The Tale of Half-Hanged Maggie
Maggie Dickson of Edinburgh, Scotland, was executed on September 2, 1724. She had been arrested and found guilty of the crime of concealing a pregnancy, which was punishable by death in those times. The people of Edinburgh watched as she was hung from the gallows in the Grassmarket, and shortly afterwards, pronounced dead. Her body was removed from the gallows and taken by cart to Musselburgh to be buried.
Despite this seemingly tragic tale, the infamous Maggie Dickson actually died 40 years later in her home, surrounded by her family and loved ones.
The First Life of Maggie Dickson
The tale of Maggie Dickson has become almost a legend among the people of Scotland, but the most intriguing part of this story lies in the fact that it is all true.
Little is known about Maggie's early years, other than that she lived and worked with her husband selling fish. For reasons unknown, her husband deserted her in 1723, leaving her penniless. As women during this time often were forced to rely upon men for all things, Maggie was left desperate for way to provide for herself during very harsh times. She eventually found employment working for an innkeeper in the south of Scotland, and in return was compensated with food and board.
Whilst there, Maggie met and fell in love with the innkeepers son, and the two quickly started a passionate love affair. Shortly afterwards, Maggie became pregnant. She decided to hide her pregnancy out of fear; since, if her employer found out about his sons illegitimate offspring, he might dismiss her and leave her destitute once again, but this time, with another mouth to feed.
Maggie was able to successfully hide her pregnancy from everyone, but issues soon arose. The baby was born prematurely, and died a few days later. Young Maggie panicked at the thought of what the townspeople might think of her , and more importantly, what they might do. She decided to take action, and considered disposing of the body in the river, to remove all evidence of what had happened. However, in her heart she could not bring herself to go through with it, and heart-brokenly left her lifeless newborn by the riverbank with a kiss and a prayer.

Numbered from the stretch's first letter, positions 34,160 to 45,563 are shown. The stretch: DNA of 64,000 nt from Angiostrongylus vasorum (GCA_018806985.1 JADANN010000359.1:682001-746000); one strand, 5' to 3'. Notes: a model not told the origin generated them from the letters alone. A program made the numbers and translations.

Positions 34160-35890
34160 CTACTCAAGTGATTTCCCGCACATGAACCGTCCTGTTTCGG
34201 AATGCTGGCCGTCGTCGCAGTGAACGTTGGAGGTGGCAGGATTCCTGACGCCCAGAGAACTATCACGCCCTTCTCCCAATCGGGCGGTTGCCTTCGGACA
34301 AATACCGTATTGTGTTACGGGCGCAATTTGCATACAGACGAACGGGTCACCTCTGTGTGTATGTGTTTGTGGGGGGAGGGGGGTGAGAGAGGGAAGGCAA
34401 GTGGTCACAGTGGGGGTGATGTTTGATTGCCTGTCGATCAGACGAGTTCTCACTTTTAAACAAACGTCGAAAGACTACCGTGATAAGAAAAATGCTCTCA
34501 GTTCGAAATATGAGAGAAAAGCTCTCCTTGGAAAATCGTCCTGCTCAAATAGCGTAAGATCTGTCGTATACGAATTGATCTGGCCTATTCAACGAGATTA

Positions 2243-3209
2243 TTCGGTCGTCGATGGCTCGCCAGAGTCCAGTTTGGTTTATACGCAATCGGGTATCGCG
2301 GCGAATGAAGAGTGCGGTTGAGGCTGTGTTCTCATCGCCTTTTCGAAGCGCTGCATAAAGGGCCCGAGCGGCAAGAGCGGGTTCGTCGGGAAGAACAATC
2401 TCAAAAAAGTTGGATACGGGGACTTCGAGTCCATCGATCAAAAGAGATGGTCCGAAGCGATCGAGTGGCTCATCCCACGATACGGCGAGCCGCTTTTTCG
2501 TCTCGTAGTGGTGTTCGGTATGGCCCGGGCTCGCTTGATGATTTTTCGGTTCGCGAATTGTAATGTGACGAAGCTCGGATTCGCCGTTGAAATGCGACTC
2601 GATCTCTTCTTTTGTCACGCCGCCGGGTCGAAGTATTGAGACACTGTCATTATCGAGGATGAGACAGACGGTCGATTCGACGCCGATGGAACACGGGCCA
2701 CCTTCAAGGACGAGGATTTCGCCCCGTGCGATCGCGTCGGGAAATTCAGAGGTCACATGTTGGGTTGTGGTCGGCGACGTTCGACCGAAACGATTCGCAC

Unfortunately, people from the town found the body of the baby the very next day, and were able to trace it back to Maggie. She was tried in the courts, and found guilty of violating the Concealment of Birth Act, a law which stated that if a woman hid her pregnancy and gave birth without help, and the baby died, the mother may be found guilty of murder. Thus it was with Maggie. She was found guilty by the court of Edinburgh and sentenced to hang in public on September 2nd of that year. Citizens watched as Maggie Dickson hung from the gallows until she ceased moving, and was soon pronounced dead.
But That Was Not The End For Ol' Maggie...
And here is where the story gets very interesting. Her body was taken down and, after fighting with the local medical students who wished to use her body for research, Maggie's family eventually gained possession of the body and arranged for it to be buried, as many others had been, in Musselburgh. The driver was very familiar with this route, and took no notice of the bumping and banging sounds of the wagon on the rocky terrain. However, one report claims that he eventually heard some muffled noise that sounded human coming from one of the caskets. Upon opening one, the driver discovered Maggie, alive and well, if not quite traumatized.
Modern historians believe that the wagons bumping movements along the rutted Scottish land acted almost like the technique used in CPR, and the jolting movements actually may have kick-started her heart back to life.
Whatever the cause, the result was that Maggie Dickson was alive again. Scottish officials were baffled; could they execute her again? Or was this profound occurrence not to be taken lightly? After some deliberation, the officials found a Scottish law which stated that no one was to be punished for the same crime twice. Seeing that Maggie had been sentenced to hang until dead, and technically, had done so, the men had no choice but to release her.
After this ordeal, the townspeople who, just days before had shunned and condemned her, greeted her with sympathy and, many times, with a sense of awe. Some years later, Maggie met and married a good man, and had many children. She became a local celebrity, and was referred to all the rest of her long years as "Half-Hangit" Maggie Dickson.
Today, a pub stands along the square which used to be the Grassmarket gallows, bearing the name Maggie Dickson's Pub, ensuring that this incredible story lives on for many years, just as Maggie did.
View the map below to plan your visit.